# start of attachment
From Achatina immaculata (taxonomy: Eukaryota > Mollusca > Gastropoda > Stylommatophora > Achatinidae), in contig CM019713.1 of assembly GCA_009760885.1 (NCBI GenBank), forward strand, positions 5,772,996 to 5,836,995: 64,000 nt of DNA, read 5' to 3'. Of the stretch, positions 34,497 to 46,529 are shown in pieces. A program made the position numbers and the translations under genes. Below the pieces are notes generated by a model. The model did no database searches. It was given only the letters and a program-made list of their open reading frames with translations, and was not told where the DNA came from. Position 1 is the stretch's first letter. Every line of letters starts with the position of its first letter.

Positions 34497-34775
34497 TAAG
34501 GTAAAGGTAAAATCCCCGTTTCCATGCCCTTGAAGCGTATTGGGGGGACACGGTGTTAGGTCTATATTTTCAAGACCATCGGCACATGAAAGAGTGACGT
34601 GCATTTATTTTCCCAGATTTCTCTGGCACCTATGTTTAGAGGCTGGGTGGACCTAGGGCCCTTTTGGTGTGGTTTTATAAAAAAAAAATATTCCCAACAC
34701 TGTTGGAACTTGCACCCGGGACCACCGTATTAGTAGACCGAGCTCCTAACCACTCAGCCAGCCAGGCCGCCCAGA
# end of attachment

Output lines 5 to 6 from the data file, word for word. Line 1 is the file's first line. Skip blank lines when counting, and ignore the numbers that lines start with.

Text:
34601 GCATTTATTTTCCCAGATTTCTCTGGCACCTATGTTTAGAGGCTGGGTGGACCTAGGGCCCTTTTGGTGTGGTTTTATAAAAAAAAAATATTCCCAACAC
34701 TGTTGGAACTTGCACCCGGGACCACCGTATTAGTAGACCGAGCTCCTAACCACTCAGCCAGCCAGGCCGCCCAGA